It's pretty common. A horse has some success with a certain trip, or fails with another, and his or her career can be dictated by instances. Today in the DRF, trainer of Bolt The Duer, Peter Foley, saw his horse last year get beat a couple of times on the front end, only to come back and win from the pocket. That made him a pocket horse.
And this year a pocket horse he was, until the last two races. One was a world record, wire to wire, and one was a Canadian record. Boom, just like that he's good on the front end.
Reviewing Bolt the Duer's race record one wonders. He won the Hempt elim gate to wire in 148.3. He won a KYSS wire to wire in 150, with a last quarter of 25.3. He got beaten a nose and a head trying to take two other races wire to wire. He's a good speed horse, hell, he's probably a good closer.
A couple of 'bad days' maybe when he had a bad week, his feet were bugging him, what have you, changed the tactics for a career so far at 4.
It's not Peter Foley, it's not Mark MacDonald, it's the way we in racing do things.
I remember even the great Somebeachsomewhere was called a "speed horse" and from people who don't like him (for whatever reason) he was called a "speed rat" for not appearing to settle and dig in while getting beat in the Meadowlands Pace. He was 'unable to race from behind or off a helmet'. Strange yes, because he was on the front end so much because he was two seconds the best. He also won from off the pace at Grand River at two, circling the field. Finally, near the end of the year at Yonkers, he raced first over the whole mile, hooked wheels and still won. That "speed rat" was not exactly a speed rat anymore.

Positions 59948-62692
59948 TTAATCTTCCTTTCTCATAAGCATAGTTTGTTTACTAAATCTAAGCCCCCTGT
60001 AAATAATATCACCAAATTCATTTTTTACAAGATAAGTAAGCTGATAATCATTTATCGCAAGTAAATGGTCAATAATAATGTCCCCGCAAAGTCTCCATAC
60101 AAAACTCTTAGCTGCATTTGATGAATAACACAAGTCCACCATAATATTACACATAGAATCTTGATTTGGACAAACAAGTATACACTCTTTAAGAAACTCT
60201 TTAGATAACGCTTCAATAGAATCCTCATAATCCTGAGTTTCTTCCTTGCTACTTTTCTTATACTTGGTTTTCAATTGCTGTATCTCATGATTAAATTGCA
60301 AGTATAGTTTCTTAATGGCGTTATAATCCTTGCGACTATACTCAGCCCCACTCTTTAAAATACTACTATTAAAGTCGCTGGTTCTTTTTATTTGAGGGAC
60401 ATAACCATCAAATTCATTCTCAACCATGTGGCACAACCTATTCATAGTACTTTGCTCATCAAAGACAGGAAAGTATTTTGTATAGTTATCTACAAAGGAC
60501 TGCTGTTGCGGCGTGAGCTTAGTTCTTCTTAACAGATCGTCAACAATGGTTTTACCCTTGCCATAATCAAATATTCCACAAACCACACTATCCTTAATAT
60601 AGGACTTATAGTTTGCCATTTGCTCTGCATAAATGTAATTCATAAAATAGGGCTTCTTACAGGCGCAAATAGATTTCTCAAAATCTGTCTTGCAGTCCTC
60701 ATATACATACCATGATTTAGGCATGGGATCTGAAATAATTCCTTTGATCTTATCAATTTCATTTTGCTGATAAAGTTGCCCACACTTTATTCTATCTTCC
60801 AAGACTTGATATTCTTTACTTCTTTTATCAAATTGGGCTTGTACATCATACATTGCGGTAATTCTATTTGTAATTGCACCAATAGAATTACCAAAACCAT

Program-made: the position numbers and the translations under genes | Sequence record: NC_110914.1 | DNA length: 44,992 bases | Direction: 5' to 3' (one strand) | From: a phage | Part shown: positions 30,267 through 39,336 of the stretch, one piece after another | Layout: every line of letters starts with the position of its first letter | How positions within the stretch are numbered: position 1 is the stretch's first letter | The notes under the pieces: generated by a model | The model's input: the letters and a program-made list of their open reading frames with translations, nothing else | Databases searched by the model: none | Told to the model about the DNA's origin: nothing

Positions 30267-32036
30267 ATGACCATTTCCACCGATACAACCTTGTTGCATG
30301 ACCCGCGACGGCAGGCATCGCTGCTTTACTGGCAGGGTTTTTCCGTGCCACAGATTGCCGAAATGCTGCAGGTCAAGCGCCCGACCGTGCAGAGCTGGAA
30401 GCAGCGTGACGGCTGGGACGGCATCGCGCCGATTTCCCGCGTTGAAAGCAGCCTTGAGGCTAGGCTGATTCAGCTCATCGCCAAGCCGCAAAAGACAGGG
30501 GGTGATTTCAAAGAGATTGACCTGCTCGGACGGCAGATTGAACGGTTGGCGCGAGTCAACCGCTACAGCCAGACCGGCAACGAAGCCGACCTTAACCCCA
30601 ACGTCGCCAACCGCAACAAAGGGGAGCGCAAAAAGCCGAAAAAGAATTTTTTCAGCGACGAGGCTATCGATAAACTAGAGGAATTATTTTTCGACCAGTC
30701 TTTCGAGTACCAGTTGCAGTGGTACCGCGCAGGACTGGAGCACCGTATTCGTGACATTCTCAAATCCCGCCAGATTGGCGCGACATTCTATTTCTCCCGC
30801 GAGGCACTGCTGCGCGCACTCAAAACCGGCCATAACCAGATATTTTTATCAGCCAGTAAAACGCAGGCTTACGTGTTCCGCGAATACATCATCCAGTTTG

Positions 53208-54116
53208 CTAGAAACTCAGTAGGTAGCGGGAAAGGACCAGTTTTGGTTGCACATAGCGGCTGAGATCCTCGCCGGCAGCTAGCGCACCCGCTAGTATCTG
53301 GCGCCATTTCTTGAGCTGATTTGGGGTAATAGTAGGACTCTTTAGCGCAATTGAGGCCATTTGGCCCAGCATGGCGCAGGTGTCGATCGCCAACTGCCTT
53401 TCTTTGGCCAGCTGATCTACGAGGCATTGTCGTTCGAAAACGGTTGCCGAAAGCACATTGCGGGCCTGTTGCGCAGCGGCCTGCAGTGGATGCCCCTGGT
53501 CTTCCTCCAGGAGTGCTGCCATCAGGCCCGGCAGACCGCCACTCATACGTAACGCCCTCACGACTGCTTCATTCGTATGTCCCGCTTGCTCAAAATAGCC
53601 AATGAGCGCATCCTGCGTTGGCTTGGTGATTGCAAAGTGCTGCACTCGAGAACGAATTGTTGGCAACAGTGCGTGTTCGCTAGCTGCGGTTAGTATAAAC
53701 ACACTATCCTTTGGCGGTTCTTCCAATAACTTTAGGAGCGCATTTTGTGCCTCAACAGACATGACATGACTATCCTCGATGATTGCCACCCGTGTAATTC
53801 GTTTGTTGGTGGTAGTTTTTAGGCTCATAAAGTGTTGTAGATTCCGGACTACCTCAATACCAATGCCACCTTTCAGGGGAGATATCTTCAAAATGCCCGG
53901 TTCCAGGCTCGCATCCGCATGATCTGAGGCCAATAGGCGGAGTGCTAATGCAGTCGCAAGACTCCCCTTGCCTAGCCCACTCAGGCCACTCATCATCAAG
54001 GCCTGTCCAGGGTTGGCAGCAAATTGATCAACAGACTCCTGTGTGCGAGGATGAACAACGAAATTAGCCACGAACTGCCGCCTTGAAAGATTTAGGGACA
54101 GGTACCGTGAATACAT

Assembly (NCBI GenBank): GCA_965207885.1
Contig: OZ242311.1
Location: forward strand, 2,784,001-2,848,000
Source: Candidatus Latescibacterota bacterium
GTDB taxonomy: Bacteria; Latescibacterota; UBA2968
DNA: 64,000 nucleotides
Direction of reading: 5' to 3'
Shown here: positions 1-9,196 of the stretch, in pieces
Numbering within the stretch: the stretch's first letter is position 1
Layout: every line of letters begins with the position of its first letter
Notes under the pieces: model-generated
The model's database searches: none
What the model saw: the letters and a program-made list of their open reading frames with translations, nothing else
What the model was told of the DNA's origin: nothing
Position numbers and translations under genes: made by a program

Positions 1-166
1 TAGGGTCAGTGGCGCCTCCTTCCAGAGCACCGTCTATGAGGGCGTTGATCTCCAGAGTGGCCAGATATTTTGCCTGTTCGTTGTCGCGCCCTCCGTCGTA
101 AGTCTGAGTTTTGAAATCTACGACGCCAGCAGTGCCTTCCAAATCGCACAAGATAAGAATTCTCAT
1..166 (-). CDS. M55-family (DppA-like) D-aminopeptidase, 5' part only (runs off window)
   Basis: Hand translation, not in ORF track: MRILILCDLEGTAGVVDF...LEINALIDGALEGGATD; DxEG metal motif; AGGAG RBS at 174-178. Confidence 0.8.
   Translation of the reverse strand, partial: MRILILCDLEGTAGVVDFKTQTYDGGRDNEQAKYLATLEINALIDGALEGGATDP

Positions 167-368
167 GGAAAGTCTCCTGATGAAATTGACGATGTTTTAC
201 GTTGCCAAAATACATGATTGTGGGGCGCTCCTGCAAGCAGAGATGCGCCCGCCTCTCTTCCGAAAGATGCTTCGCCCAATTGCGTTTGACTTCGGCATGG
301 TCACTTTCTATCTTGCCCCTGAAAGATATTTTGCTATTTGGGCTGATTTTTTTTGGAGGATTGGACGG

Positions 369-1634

It happens with good horses and with bad horses or with good trainers and bad trainers. We pigeon-hole horses based on one or two races, and it takes time to change the way we think of them.
I remember buying a three year old out of a mixed sale in August of, maybe 2004. He showed a line where he stopped on the front end, and one where he closed on a half mile track. We had him race once off the front end and he stopped. That was my cue - "he's a closer and we want to be nowhere near the front'. It did not matter he was off three weeks before his failed front end effort, that he was not fit and we were figuring him out. He was a closer as far as I was concerned.
His next race he won by five wire to wire (with me mad at the driver for leaving). He raced 141 times for us and got 12 victories - all were gate to wire. We even put him in the 1/8 of a mile sprint at Georgian Downs and with a better post he would've won easily (he had the rail and its almost impossible to come off the turn with speed with the rail for a 11 second race). He was the quintessential speed horse.
I find it is even worse in Thoroughbred racing. At least in harness racing you can wait a week or two weeks or three, and have three races where by a matter of necessity a new trip happens. In Thoroughbred racing a potentially good speed horse can be strangled for four starts that take 6 months. You can't learn a mistake quickly.
We often hear "he needs a helmet" or "he needs the front end". Often times it's simple happenstance and an excuse. The majority of horses that possess world class talent can race from anywhere. It's why they are world class horses.
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